Tick Trouble? Property Changes To Discourage These Crawling, Biting Pests
Ticks and tick-borne illnesses are an increasing problem throughout many areas of the United States. In addition to the more well-known varieties like Lyme disease and Rocky Mountain Spotted Fever, there are many others including tularemia, anaplasmosis, babesiosis, and Alpha-gal syndrome that causes an allergy to red meat consumption.
While watching for ticks and seeking immediate medical evaluation and treatment for any tick bite you or your family members may receive is always smart, finding ways to lessen exposure to ticks is preferable, especially around your home and property.
Homeowners who want to lessen the chances of encountering them on their property should consider taking the following actions.
Mowing more frequently
Ticks are drawn to areas where they are provided with good cover. Most species prefer overgrown patches of grass and underbrush. Ticks are crawling insects that move slowly and need to hitch a ride on a passing host who will provide them with both transportation and a nourishing meal of blood.
Since ticks are much less able to hitch a ride from a position on short grass, homeowners who keep their lawns mowed very short and take care to eliminate areas of thick brush will be better able to prevent their family from being exposed to ticks.
Additionally, it can also be helpful to add a strip of gravel or mulch between your lawn and any neighboring wooded or overgrown areas to further discourage ticks from traveling onto your property.
Reducing the amount of leaf litter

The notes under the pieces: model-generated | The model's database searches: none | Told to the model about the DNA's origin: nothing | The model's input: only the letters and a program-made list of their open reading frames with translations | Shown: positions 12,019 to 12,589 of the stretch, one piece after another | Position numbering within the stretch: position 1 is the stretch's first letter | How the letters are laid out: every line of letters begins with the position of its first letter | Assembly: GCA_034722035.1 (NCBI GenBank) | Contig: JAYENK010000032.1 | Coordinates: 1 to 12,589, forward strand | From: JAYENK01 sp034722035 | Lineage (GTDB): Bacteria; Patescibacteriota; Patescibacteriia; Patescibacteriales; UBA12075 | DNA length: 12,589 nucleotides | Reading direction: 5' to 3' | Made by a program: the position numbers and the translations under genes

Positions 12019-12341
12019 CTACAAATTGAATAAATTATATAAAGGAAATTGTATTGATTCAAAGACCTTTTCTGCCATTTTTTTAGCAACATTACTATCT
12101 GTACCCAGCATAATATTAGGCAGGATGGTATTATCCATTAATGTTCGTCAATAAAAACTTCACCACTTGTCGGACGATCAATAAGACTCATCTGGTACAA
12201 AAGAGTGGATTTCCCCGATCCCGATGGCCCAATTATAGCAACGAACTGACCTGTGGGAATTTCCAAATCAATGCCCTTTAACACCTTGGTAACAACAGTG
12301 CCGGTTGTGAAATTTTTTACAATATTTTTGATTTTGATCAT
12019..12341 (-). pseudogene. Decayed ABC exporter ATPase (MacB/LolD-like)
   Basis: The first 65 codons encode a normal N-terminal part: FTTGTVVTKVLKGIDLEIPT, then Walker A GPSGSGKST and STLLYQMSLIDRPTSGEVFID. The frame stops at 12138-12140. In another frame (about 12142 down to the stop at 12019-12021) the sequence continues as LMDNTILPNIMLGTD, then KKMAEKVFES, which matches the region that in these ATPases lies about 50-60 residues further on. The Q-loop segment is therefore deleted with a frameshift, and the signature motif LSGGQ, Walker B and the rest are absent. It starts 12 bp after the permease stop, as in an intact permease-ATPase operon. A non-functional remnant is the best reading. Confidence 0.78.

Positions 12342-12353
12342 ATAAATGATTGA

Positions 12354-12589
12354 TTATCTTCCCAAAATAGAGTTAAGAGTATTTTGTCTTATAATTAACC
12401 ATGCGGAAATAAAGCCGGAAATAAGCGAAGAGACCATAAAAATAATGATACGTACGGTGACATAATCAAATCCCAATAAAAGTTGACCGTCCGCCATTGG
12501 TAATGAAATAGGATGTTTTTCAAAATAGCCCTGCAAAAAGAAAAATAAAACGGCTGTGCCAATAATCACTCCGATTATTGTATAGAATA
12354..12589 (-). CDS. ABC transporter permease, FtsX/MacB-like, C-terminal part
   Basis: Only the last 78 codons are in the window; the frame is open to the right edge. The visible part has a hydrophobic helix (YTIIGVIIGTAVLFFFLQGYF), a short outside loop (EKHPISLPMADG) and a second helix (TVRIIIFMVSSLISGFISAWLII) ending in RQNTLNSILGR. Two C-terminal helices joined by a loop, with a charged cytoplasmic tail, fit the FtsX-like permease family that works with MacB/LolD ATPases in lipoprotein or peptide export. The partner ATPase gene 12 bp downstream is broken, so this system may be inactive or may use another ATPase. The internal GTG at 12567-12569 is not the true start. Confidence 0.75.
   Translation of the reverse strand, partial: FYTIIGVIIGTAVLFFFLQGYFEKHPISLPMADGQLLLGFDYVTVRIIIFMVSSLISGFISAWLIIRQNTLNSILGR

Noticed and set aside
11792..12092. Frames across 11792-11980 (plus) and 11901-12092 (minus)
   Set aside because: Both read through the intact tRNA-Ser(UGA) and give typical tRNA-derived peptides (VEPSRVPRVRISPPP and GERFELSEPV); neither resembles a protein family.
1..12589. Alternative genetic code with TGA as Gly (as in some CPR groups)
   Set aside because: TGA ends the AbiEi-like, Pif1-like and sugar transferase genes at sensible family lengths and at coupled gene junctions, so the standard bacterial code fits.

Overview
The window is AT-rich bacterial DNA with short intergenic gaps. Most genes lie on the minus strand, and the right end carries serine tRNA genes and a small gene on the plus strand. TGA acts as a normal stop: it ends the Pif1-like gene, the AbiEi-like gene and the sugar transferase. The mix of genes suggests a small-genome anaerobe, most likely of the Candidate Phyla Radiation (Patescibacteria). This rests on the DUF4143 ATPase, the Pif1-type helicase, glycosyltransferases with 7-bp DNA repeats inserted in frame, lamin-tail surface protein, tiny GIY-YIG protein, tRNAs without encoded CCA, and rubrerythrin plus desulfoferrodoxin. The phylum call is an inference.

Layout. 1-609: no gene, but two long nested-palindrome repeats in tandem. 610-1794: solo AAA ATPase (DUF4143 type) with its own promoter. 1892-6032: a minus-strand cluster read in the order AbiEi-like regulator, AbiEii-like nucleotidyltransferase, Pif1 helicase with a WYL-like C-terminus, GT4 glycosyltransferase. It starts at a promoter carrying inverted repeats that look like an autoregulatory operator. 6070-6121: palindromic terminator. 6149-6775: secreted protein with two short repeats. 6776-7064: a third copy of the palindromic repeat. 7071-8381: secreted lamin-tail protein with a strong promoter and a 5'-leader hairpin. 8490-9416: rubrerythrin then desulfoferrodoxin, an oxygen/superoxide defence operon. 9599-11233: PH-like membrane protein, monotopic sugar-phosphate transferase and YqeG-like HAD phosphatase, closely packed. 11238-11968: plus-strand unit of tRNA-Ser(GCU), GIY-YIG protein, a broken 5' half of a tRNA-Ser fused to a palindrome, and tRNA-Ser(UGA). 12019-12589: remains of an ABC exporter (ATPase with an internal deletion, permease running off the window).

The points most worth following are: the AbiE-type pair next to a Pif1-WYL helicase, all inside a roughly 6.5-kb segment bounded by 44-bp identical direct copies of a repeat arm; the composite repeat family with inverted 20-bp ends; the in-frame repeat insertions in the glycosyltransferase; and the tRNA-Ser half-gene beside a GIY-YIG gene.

A common misconception about ticks is that they infest trees and then fall off branches and leaves onto their unsuspecting victims below. Actually, ticks do have a connection to trees but not because they climb them or inhabit them.
Instead, ticks hide in the moist warmth of leaf litter that accumulates on the ground around trees and in wooded areas. In addition to providing protective cover and humidity, the leaf litter also provides ticks with protection from cold weather, which is why many people see live ticks in wooded areas in late fall and early spring.
Homeowners who want to control the amount of leaf litter on their property can do so by raking up and burning the accumulated leaves each fall. Since many areas do not allow this type of burning, another option to consider is to remove the trees that produce the leaf litter.
To learn more about tree removal for the purpose of making your property less attractive to ticks, contact a reputable tree removal service in your area.
If you continue to have problems with ticks, contact a tick control specialist in your area.